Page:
This is going to allow employers to freely higher people to work over 30 hours a week without requiring the employer to give them healthcare. This is the number one reason so many people are working two part time jobs. This mandate caused chaos with seasonal employers forcing them to hire twice as many part-time employees which led to massive logistical headaches, reduced productivity and led to poor service.

    3. I only want TWO changes in our health care system.. FedGov OUT, at every level……. truly free market operation, which would be made possible when Uncle Stoopid gets his ugly mug OUT of the industry.

  12. It’s important to remember that if the American people don’t support a more libertarian, free market response to healthcare, that isn’t the GOP’s fault. That’s the fault a) of the American people and b) my fellow libertarians for failing to persuade the American people.

    As I’ve written elsewhere, the Roman empire wasn’t destroyed in a day, and it may take more than one bill to set things right. Getting the Republicans to vote 1) to kill the individual mandate and 2) to cut an entitlement program like Medicaid is a triumph, but we still have a long way to go.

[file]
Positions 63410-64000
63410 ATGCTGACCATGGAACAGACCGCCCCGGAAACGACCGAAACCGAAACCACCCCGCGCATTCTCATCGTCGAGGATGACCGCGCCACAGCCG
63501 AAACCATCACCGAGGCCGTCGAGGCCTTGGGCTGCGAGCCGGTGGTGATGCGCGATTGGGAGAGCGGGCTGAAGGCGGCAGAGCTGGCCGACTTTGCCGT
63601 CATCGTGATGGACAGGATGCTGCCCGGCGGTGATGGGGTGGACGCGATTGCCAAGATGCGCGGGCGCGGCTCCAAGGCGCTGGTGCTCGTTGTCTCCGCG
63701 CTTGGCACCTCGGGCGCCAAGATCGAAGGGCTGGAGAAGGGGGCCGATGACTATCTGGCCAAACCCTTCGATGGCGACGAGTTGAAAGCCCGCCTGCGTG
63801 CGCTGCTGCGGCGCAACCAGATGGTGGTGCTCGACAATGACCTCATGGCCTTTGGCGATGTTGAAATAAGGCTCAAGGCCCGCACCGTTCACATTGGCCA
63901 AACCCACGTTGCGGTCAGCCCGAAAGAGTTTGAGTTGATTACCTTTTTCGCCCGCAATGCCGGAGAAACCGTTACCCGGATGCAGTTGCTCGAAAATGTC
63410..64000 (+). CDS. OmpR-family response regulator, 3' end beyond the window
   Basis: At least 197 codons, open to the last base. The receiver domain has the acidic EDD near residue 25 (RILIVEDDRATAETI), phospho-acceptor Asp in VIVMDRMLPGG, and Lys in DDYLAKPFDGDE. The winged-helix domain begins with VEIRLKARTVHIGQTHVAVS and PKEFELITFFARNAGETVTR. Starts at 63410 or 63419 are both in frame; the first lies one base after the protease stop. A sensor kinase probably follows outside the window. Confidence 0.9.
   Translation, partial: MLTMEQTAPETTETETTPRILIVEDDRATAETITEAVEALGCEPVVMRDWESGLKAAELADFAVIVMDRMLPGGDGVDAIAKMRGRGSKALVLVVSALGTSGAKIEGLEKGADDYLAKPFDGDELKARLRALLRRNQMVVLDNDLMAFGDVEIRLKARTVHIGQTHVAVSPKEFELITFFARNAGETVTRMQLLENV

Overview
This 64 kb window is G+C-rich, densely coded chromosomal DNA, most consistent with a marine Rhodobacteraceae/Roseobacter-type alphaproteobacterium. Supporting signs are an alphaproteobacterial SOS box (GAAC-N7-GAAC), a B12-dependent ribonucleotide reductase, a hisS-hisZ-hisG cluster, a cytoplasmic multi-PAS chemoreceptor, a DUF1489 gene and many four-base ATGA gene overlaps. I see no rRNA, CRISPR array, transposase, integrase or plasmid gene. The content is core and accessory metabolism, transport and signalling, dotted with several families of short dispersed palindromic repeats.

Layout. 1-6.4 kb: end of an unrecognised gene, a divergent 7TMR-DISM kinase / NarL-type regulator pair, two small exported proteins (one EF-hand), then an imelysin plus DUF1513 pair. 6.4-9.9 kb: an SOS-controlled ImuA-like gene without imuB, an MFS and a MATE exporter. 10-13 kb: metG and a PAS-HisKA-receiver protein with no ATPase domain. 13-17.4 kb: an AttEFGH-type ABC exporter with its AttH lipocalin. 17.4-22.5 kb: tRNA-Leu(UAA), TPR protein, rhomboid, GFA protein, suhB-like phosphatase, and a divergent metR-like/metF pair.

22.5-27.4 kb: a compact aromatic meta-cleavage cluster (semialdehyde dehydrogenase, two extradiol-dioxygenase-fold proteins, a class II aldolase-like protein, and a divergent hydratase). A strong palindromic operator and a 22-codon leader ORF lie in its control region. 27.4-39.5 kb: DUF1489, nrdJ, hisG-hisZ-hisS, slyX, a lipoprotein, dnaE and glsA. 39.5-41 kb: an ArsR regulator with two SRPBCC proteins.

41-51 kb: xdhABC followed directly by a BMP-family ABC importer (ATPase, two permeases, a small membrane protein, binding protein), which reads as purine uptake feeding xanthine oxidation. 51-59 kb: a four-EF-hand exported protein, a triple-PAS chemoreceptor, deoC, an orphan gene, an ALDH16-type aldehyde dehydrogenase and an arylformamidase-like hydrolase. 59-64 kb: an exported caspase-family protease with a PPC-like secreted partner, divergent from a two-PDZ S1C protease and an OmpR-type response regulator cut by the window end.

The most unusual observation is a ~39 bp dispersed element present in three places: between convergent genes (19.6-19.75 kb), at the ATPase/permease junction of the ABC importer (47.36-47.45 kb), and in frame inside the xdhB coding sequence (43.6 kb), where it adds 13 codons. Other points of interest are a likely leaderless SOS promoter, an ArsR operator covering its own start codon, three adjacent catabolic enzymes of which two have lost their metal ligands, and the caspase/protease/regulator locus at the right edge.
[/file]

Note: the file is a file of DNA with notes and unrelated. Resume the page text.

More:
A libertarian’s job is never done. Fight the good fight.

    https://www.youtube.com/watch?v=BT1ircqQklo

    1. Ken: WTF? It absolutely is the GOP’s fault for their shitty messaging.

      Besides, why should the GOP let poor polling stop them from doing what they promised? At least the Dems. acted on principle: they understood in advance they were going to get creamed over the ACA’s passage and they went ahead and rammed the bill through anyway.

      1. rammed the bill through anyway.